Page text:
In the evening I was invited to the conference dinner in a restaurant which looked out over the water.  It was a little difficult to find.  Then I could see it but needed to swim across the river to get there!  I finally found a way up some stairs, crossed the railway, went through a barrier that said ‘no admittance’ and arrived in plenty of time.

The restaurant is the glass building on the far left. So near and yet so far!

I appreciated meeting with some of John’s colleagues in the Netherlands, who were very welcoming.  We had some great conversations.  They are fluent in English of course!

Last day. John went to Eindhoven with a colleague on the train and I found a tram to the Rijksmuseum.  No 2 or No 5 from Central Station. The Van Gogh museum is nearby. If you like art, it’s a great way to spend a day.  I very much enjoyed standing in front of ‘The Nightwatch’ (Rembrandt van Rijn, (1642), along with many others.  It’s a powerful and atmospheric painting. Some paintings bring tears to my eyes because I am in some way completely overwhelmed.

Jonathan Jones in ‘The Guardian’ wrote about ‘The Nightwatch’ on the 6 May 2013, as the Rijksmuseum re-opened after a ten year renovation. ‘It is an icon of tolerance, diversity and the magic, golden light that makes society work’.  This article is well worth reading in toto before you visit the museum.

Afterwards, I sat in the garden for a while.  The man in the panama was sitting on his own too. A denizen of the Rijksmuseum perhaps, a tourist, maybe even a John le Carré ‘Smiley’ character …

At the Rijksmuseum

It was time to retrace my steps to the hotel.  I slipped into Albert Hein for a few more little treats, which I ate sitting by the river, watching the boats plying up and down.

Note the paddleboarder midway  …

The Dutch have succeeded in making a satisfying marriage between the old and the new.  Our location was a great place to see this working.

I had to pack and left our cases in the lobby.  When I returned to collect them, the young man in charge found me a seat, and brought me a drink and a biscuit while I waited for John to return. He was so thoughtful. As we left I waved goodbye but really I wanted to give him a big hug. This had been a great stay.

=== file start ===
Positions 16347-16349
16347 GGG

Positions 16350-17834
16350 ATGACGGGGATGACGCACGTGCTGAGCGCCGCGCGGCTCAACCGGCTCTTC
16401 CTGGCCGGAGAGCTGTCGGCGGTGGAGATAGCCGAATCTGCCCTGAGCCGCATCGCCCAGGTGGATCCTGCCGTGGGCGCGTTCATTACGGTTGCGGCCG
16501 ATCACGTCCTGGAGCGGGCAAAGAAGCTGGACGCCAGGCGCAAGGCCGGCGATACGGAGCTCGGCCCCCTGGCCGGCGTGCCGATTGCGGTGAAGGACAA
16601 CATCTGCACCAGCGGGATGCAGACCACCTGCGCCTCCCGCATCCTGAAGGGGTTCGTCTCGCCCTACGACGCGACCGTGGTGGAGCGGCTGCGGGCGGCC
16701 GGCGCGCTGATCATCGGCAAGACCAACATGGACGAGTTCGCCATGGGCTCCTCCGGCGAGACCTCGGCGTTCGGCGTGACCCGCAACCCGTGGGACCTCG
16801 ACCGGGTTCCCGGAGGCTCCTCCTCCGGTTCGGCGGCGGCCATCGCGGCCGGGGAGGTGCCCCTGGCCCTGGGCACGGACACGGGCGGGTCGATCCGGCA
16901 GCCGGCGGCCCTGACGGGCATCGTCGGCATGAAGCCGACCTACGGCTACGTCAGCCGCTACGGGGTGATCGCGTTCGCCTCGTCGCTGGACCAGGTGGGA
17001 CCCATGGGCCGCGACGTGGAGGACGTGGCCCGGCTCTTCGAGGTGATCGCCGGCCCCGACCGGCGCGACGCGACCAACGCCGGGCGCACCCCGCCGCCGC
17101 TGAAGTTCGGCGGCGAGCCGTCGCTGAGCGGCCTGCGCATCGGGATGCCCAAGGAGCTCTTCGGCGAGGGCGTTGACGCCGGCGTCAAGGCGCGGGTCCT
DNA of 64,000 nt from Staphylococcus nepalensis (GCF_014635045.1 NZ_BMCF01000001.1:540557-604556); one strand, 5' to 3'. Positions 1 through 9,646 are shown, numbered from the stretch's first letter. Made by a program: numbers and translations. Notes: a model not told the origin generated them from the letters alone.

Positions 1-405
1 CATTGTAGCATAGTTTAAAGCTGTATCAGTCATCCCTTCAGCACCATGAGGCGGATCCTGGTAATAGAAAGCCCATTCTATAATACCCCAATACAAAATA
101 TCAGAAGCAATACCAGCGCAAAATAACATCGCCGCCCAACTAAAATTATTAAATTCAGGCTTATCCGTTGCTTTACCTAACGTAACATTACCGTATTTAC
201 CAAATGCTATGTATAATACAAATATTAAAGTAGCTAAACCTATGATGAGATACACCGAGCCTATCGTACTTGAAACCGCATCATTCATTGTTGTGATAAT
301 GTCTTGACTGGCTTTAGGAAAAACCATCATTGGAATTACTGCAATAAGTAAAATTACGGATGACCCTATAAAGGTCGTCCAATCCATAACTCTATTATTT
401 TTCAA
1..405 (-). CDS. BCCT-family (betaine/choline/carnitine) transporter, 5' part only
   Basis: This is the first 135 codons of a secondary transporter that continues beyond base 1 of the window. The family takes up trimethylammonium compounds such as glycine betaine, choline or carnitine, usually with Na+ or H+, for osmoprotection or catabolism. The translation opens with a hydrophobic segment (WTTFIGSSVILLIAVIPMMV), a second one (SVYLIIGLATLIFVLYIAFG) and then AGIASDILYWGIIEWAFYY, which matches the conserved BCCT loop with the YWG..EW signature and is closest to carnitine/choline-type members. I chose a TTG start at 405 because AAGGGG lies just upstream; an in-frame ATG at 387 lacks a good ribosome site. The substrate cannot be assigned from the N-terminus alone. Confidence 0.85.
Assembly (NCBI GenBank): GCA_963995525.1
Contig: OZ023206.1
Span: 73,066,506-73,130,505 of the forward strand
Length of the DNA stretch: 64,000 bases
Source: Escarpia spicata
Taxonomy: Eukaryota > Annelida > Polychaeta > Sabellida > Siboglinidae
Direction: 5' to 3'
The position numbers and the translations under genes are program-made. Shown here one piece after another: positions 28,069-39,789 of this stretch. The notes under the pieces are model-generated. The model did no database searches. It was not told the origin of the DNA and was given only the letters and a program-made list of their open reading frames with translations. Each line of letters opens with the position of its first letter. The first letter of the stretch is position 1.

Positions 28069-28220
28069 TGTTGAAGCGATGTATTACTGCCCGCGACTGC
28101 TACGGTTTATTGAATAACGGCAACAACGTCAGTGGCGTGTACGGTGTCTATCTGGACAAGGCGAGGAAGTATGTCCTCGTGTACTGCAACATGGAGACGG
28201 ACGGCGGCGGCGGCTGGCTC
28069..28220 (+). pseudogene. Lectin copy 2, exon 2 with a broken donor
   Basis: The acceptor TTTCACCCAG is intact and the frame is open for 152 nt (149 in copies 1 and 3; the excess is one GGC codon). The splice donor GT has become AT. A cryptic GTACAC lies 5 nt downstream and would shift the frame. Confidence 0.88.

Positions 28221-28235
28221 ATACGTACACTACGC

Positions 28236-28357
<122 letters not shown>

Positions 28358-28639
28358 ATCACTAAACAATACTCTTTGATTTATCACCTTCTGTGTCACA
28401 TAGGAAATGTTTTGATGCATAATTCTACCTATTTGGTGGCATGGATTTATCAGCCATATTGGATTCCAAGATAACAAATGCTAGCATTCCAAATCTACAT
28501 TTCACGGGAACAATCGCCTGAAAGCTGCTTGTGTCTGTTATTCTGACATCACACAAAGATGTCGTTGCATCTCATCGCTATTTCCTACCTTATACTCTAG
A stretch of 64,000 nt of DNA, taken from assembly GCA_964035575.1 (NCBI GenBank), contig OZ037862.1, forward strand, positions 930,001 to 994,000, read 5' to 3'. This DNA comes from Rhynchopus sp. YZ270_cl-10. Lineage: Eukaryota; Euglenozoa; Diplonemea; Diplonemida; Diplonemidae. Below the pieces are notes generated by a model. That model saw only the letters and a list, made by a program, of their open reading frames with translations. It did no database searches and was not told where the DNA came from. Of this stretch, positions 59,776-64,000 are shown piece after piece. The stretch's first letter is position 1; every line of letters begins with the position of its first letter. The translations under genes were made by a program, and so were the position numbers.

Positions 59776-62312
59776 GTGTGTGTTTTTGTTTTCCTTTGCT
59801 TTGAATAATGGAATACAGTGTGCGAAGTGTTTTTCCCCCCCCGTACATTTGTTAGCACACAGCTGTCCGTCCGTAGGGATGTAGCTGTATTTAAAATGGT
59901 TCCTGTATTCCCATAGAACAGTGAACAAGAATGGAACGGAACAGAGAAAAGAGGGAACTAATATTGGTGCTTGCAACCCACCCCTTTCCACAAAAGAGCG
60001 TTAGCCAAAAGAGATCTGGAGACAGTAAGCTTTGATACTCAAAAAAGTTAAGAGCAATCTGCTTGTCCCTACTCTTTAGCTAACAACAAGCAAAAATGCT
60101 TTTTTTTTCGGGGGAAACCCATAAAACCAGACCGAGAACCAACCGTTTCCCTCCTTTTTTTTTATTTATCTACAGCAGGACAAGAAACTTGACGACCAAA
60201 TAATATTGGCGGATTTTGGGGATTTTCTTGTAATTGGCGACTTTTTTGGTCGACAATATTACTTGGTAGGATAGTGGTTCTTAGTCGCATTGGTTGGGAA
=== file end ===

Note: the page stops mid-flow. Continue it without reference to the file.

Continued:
Back at the airport there were huge queues to get through – almost a kilometre long.  We shuffled and huffled and some people complained loudly. Everyone looked bored and/or cross.

The crystal ball was seen to be suspect and had to be unpacked and inspected minutely.  I hoped they wouldn’t drop it.  They asked us why we needed a crystal ball.  I said ‘Did they not think it was a thing of beauty, and a joy for ever? ‘ ( from the poem ‘Endymion’ by John Keats (1795-1821)). Not the right answer to give here.  Just as well I wasn’t wearing a bandana and gold bangles! It passed the test.

Long weekend = short blog.  You would think!  I had not been abroad for a long time.  I love seeing how different cities work and being part of them for a while.  I love exploring other cultures. Europe is my home.  And so perhaps that’s why it became such a long blog! Anyway, if you’re still here, thanks for reading …

 

 

 

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Dorset – highways and byways

After our Sussex weekend, which turned out better than expected, we (I) decided on a long weekend to John’s favourite county  –  Dorset.  Holidays proper never seem to materialise because work is always more important, so I pounced on what had been designated ‘holiday’ in the diary, now rather brutally raided by ‘important’ meetings,  and  managed to retrieve some tattered remains. Like a dog welcoming a newspaper through the letter box …

A manor house, down a long private drive –  breakfast included –  drew my attention on the internet.  Upmarket rural bliss? I had some very welcoming emails from its owner.  Anticipation lifted my spirits as our old but ever stylish car was pressed into more than the supermarket run.   I think it knew it was bound for the open road – it seemed to flutter with excitement …  gaining speed all the while.